Secret Agent (1936)

Secret Agent (1936) is a wacky and serious by turns British historical continental espionage thriller by Alfred Hitchcock, and one able to pull a rather outré punch with its oddity, hilarity, dark subject matter and casual approach to high European super spy-work.

Either way the debonair humour and sophisticated violence and random fantasy involved in this type of fancy spy work is going at some point in the future, and maybe after being re-emphasised by Hitchcock in his masterpiece North By Northwest (1959) be reminiscent of the British Bond, and indeed if you were to ever ask who might have been the first British actor to play such a thing, the answer may well be that it is John Gielgud.

That is correct. Gielgud as Bond. He even does the Mrs Female Spy only one bed for Mr and Mrs Bond in a hotel room routine, so why not.

Both Ashenden and James Bond work for British intelligence services, undertaking missions that involve espionage and counter-intelligence.

John Gielgud in Secret Agent (1936)

Like Bond, Ashenden is depicted as a sophisticated and well-mannered individual, fitting the archetype of the suave British spy.

Ashenden, much like Bond, often relies on his wit and persuasive abilities to accomplish his missions. While he does not use a weapon, his intellectual approach to espionage is reminiscent of Bond’s blend of charm and cunning to achieve his objectives.

The stories of Ashenden take him to various locations and involve interactions with a diverse cast of characters, akin to the globe-trotting adventures of James Bond2.

Ashenden is considered a forerunner to the spy fiction genre, influencing later works such as those featuring James Bond. The character’s blend of charm and danger set a precedent for the more modern and action-oriented spy characters like Bond.

Both characters operate in a world of moral ambiguity, where the lines between right and wrong are often blurred, reflecting the complex nature of espionage work.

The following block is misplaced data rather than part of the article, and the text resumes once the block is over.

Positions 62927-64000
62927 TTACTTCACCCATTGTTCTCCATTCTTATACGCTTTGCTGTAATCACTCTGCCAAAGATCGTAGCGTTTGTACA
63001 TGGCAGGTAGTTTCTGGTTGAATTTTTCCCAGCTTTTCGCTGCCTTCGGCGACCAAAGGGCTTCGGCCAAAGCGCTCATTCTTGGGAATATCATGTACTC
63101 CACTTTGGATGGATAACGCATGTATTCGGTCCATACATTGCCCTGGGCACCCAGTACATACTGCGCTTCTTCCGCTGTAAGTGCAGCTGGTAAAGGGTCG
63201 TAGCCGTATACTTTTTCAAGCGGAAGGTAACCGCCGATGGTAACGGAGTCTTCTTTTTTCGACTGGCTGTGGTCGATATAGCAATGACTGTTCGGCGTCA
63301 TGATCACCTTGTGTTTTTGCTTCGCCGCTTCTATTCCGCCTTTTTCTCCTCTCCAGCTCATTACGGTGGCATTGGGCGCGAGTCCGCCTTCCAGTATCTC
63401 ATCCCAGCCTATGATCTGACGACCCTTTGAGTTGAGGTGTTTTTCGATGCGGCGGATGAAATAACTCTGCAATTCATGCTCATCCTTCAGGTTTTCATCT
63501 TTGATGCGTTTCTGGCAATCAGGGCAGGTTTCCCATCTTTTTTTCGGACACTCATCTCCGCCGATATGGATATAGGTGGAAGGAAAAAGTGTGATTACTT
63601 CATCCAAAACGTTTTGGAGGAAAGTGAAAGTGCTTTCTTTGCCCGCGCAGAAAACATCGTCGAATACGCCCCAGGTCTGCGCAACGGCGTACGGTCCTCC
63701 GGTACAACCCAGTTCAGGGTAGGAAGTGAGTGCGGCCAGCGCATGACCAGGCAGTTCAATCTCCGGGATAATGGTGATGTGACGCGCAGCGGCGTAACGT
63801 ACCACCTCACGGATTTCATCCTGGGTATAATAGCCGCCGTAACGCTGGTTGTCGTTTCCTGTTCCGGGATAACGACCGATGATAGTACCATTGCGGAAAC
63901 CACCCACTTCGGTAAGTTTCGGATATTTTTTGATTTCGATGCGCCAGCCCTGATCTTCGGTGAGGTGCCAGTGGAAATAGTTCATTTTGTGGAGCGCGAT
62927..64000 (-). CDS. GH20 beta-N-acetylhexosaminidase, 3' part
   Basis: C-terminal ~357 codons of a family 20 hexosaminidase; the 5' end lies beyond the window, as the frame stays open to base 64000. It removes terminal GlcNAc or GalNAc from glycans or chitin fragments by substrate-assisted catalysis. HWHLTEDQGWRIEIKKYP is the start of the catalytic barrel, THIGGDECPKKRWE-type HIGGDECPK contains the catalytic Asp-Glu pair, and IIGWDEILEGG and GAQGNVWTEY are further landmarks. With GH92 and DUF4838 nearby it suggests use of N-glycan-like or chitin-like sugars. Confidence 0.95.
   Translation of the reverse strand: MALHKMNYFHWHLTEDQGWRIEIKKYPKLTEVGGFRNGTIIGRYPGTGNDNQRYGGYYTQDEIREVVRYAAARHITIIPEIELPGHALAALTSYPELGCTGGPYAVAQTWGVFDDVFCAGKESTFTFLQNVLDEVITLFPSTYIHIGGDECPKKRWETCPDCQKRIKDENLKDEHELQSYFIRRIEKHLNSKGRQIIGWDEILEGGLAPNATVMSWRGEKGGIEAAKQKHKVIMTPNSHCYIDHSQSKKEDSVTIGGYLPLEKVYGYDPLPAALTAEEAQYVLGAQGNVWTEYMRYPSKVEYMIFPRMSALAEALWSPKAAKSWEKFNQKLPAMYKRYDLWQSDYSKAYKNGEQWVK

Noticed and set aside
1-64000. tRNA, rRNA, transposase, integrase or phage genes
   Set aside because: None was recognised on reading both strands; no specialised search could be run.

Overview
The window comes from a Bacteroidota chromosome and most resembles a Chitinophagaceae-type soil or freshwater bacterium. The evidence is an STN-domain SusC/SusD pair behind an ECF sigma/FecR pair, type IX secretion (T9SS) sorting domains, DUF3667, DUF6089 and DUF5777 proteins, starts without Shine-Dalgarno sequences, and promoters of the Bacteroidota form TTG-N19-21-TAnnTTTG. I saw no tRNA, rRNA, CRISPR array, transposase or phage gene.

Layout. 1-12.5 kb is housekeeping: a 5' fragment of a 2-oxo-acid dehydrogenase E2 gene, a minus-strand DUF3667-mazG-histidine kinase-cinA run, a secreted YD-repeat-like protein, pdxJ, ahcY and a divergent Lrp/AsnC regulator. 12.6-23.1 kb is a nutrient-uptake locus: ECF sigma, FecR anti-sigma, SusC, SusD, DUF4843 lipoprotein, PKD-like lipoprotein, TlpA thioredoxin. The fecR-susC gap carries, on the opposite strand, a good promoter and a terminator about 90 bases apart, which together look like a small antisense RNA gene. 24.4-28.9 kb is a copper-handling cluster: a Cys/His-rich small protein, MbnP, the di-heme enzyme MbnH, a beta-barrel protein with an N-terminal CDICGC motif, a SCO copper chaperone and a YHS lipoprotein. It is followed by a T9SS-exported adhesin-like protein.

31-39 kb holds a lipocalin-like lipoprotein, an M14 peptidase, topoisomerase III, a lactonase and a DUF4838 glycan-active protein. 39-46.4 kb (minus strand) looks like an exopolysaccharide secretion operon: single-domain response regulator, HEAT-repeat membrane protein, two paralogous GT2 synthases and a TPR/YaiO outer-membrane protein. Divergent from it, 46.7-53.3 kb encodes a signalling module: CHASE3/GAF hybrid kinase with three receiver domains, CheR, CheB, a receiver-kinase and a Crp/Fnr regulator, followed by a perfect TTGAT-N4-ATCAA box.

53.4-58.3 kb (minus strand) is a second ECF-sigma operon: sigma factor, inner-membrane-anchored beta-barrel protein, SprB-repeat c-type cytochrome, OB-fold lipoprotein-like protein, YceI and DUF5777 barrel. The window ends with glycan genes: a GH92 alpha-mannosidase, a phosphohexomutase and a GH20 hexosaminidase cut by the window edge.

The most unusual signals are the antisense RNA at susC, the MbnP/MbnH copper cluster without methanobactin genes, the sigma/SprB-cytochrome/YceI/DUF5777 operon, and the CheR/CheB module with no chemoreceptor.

In the shadowy world of cloak-and-dagger, the year is 1936, and the silver screen flickers with the visage of intrigue in “Secret Agent,” a British espionage picture helmed by the master of suspense, Alfred Hitchcock. Adapted from the stagecraft of Campbell Dixon and inspired by the tales of W. Somerset Maugham’s 1927 compendium, “Ashenden: Or the British Agent,” the film boasts a marquee of luminaries including Madeleine Carroll, Peter Lorre, John Gielgud, and Robert Young, with clandestine cameos by Michael Redgrave and others.

Robert Young in Secret Agent (1936)

The Hitchcockian motifs are ever-present: mistaken identities, the chugging locomotives, and the enigmatic “Hitchcock Blonde.”

The Plot Thickens: It’s the tenth of May, 1916, amidst the Great War. British Captain Edgar Brodie, penning novels in his spare time, returns to his homeland, only to be greeted by his own obituary. A mysterious figure known only as “R” recruits him for a covert operation: to track and dispatch a German spy en route to Arabia. Assuming the alias Richard Ashenden and feigning death, Brodie is joined by an assassin dubbed “the Hairless Mexican” and “the General,” though he is neither.

The trail leads to Switzerland’s Hotel Excelsior. There, Ashenden is taken aback to discover a faux spouse, the alluring Elsa Carrington, and her persistent suitor, Robert Marvin. Alone, Ashenden’s discontent grows as Elsa confesses her thrill-seeking reasons for joining the mission.

The narrative crescendos with a church organ droning a somber tune, only to reveal a lifeless body at its keys, and a bell’s toll that zooms in on the silent communication of lips and ears—a nod to Hitchcock’s own “Juno and the Paycock.” The mournful cry of an abandoned dachshund pierces the air, a prelude to the pandemonium that erupts at a chocolate factory—a harbinger of the darker turn the spy genre would take in “Torn Curtain.”

Silly Lorre and Laughing Gielgud in Secret Agent (1936) 

In the murky Hitchcockian archive noir-chive historical files of British cinema, a thriller emerges, not quite the gem of his repertoire but a curious piece nonetheless. The silly Secret Agent, while lacking the polish of his later works, is a tapestry of amusing vignettes and eccentric characters. Peter Lorre and Robert Young shine as the nefarious duo, their sinister performances a beacon in the foggy narrative. Lorre, in particular, is a scene-stealer, his presence a masterclass in mischief.

Yet, the tale meanders, its point of view as blunt as a butter knife, its execution seemingly hasty. The film dons an intricate guise, but beneath the surface, the psychological depth is as shallow as a puddle, leaving only the froth of melodrama to tickle the fancy. The blend of humor and espionage is akin to oil and water, never quite emulsifying. The Swiss vistas, though merely studio creations, are a monochrome feast for the eyes.

Beware, for spoilers lurk ahead.

Set against the backdrop of the Great War, the narrative unfolds with the staged demise of Edgar Brodie (John Gielgud), a British novelist turned reluctant spy. Colonel Anderson recruits him, bestowing the alias Richard Ashenden and pairing him with the flamboyant assassin, the General (Peter Lorre). Their mission: to dispatch an enigmatic German agent, identity unknown.